By Melissa Davlin, Idaho Reports
Contention over limited office space in the statehouse has prompted a cease and desist letter from a former constitutional officer.
Last week, Ron Crane sent a letter to two members of House leadership demanding they stop citing Crane as a supporter of an effort to move the State Treasurer from the first floor of the capitol, opening up that space for House member offices.
The letter references a March 15 appearance on KBOI by House Minority Leader Mat Erpelding and House Assistant Majority Leader Jason Monks. In the interview, Erpelding said Crane had an agreement with the legislature that the state treasurer’s office should move from the first floor of the Idaho Statehouse after Crane retired so lawmakers could take over the space.
“Ron Crane hereby demands that both of you cease and desist stating, writing, or inferring that Ron Crane, at any time, as a party to any agreement to voluntarily relocate the Idaho State Treasurer’s physical office, or its functions, either during or after his tenure, out of the Idaho State Capitol building,” the letter states. “Any statement or implication to that effect is not true.”
In a Tuesday interview with Idaho Reports, Erpelding acknowledged he may have misspoken on the radio. “However, my intention was to say that Ron Crane was well aware of the legislature’s intent to move to the first floor,” Erpelding said. “He was not in the dark about this at any time.”
On Tuesday afternoon, the House Republican Caucus issued a statement saying Crane’s letter was unnecessary and extreme. “(A) simple phone call to discuss the interview would have been sufficient,” said House Speaker Scott Bedke in the statement. “House Assistant Majority Leader Jason Monks and Minority Party Leader, Mat Erpelding, were simply responding to an interview by the current Treasurer on 670 KBOI with Nate Shelman regarding an agreement that was made more than a decade ago. Instead of forcing the move then, a gentleman’s agreement was made to hold off on the move until the former Treasurer retired. That time has come.”
A long-simmering fight
Crane also provided 2018 correspondence between Crane and Bedke on the issue, as well as minutes from two 2007 Capitol Commission meetings, which he says negate the claim he ever agreed to a move.
In a January 2018 letter to Crane, Bedke pointed to a section of Idaho Code that gives the legislature control of the first floor of the statehouse. “The Legislature temporarily allocated first-floor space to the State Treasurer, but that allocation was temporary and was meant to last only until the Legislature needed more space,” Bedke wrote.
“I was involved in the immediate follow-up discussions when the Governor and the legislative leadership reached a compromise on the allocation of space,” Crane wrote to Bedke in February 2018. “At that time, the Governor asked me if I wanted to move to the second floor or remain in my current office space on the first floor. My response was that I wished to retain the office space on the first floor, next to the original vault. The Governor agreed to this request and I do not recall any discussion of this being a temporary situation.”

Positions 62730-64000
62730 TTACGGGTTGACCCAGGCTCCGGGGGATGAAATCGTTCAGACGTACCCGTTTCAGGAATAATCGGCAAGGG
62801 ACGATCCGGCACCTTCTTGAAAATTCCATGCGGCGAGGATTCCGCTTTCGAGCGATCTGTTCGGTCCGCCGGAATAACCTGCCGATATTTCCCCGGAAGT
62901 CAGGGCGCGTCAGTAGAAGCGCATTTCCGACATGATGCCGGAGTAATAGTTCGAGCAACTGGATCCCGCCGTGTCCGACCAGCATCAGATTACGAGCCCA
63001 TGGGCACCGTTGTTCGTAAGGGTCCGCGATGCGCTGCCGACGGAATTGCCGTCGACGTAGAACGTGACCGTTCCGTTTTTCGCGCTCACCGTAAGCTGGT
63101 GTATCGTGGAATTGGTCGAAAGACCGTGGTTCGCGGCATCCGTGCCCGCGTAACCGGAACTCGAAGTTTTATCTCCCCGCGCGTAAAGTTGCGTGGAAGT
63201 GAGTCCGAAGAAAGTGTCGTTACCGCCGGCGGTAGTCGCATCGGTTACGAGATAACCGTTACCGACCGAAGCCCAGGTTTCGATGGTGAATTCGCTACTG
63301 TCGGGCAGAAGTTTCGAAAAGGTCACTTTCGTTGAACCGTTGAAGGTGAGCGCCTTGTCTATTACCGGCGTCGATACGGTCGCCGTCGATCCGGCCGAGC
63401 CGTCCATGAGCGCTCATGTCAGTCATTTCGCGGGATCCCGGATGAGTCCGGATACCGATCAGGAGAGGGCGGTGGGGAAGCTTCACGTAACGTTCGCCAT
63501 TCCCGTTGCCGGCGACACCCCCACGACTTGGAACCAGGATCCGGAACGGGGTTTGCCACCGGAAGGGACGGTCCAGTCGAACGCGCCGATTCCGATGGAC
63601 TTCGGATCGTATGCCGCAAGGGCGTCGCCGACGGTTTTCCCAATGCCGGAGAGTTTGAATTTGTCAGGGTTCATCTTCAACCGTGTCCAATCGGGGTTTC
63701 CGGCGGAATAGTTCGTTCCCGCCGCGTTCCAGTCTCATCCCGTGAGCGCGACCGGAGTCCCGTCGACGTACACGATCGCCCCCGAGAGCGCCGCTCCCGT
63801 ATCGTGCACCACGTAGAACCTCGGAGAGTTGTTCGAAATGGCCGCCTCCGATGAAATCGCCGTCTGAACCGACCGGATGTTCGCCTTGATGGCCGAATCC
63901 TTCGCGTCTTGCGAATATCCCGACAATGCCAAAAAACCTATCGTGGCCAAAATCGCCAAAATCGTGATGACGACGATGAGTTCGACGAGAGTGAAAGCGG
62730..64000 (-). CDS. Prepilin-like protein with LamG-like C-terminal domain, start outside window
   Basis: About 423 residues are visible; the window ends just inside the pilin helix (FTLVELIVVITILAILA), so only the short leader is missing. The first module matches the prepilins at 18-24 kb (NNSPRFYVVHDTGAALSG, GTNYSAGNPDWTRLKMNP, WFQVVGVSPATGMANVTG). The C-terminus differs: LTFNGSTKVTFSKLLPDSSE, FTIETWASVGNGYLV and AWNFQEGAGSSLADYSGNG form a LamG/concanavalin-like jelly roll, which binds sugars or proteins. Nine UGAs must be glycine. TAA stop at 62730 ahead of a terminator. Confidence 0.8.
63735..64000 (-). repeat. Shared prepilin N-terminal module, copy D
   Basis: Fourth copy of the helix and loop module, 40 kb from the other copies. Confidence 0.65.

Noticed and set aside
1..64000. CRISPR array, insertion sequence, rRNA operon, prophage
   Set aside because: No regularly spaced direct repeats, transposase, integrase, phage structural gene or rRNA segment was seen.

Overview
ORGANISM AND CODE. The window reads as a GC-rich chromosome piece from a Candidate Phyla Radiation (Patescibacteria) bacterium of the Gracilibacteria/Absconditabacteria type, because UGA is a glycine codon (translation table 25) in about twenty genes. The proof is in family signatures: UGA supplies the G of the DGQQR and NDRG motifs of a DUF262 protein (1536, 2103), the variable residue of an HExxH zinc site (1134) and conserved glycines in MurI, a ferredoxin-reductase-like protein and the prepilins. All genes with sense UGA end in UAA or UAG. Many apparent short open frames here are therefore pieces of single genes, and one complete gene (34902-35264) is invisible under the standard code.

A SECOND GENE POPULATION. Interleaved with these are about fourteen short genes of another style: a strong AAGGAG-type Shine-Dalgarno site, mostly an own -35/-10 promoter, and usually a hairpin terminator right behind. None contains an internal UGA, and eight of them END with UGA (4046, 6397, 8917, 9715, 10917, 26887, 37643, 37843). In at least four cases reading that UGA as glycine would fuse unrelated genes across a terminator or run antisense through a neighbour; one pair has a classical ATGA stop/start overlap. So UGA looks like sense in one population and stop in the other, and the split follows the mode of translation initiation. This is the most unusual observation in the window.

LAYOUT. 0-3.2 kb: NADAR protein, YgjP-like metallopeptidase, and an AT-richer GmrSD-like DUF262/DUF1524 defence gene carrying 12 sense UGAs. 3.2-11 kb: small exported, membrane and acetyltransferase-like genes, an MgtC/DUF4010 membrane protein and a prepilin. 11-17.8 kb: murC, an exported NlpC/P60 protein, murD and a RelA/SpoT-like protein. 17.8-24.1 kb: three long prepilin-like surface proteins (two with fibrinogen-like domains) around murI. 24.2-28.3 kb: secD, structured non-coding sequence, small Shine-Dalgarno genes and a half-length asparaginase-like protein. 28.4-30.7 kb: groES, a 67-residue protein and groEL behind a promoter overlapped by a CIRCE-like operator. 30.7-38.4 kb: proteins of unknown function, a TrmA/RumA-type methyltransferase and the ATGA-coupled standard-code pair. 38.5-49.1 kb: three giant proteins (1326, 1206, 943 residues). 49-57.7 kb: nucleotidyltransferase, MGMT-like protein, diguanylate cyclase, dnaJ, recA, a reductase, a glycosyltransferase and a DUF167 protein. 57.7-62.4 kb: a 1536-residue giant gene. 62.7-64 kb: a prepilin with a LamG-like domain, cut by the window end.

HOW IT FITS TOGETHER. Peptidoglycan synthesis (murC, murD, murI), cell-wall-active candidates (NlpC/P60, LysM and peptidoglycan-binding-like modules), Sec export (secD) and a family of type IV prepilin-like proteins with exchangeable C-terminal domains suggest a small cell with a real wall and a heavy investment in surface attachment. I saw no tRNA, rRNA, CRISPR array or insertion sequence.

Crane also included a 2007 letter from Gov. C.L. “Butch” Otter to Senate President Pro Tem Robert Geddes that supports his claim.
“In summary, the State Treasurer shall occupy all of the office space located on the south side of the east wing of the first floor. The use of the words “temporary basis” was not and will not be a part of any agreement,” the unsigned letter says.
Minutes from 2007 Capitol Commission meetings do not say the treasurer’s occupation of the office would be temporary.
Though current treasurer Julie Ellsworth has also opposed vacating the first floor, lawmakers are moving forward with the expansion. Crane’s letter comes as the Legislature considers an emergency $10 million appropriation to fund the new office space and a remodel of the east wing first floor, as well as a bill that would remove the requirement that moneys kept by the State Treasurer must be stored in the vault located on the first floor.
The fight over office space centers on lawmakers’ complaints over inadequate cubicle space in the basement of the capitol. While all of Idaho’s 35 senators have private offices, 49 of the House’s 70 members are in cramped cubicles without doors. Bill Spence of the Lewiston Tribune has more on the fight here.
Rep. Brent Crane, Ron Crane’s son, said he doesn’t support the $10 million appropriation for the move and remodel, and will vote against it.
“I think it’s going to be very problematic to try to defend that,” Crane said, who also voted against the bill regarding the vault. (That bill was sponsored by Monks, who succeeded Rep. Crane as House Assistant Majority Leader.)
Brent Crane called the expansion to the first floor short-sighted, saying he didn’t think it took into account the need for more legislative staff members in the future.
Instead, he hopes leadership will look at other options, pointing to lawmakers’ previous occupation of the basement in the JR Williams building across State Street.
“The only way to effectively allow for space for legislators and staff… is to look at the first floor,” he said.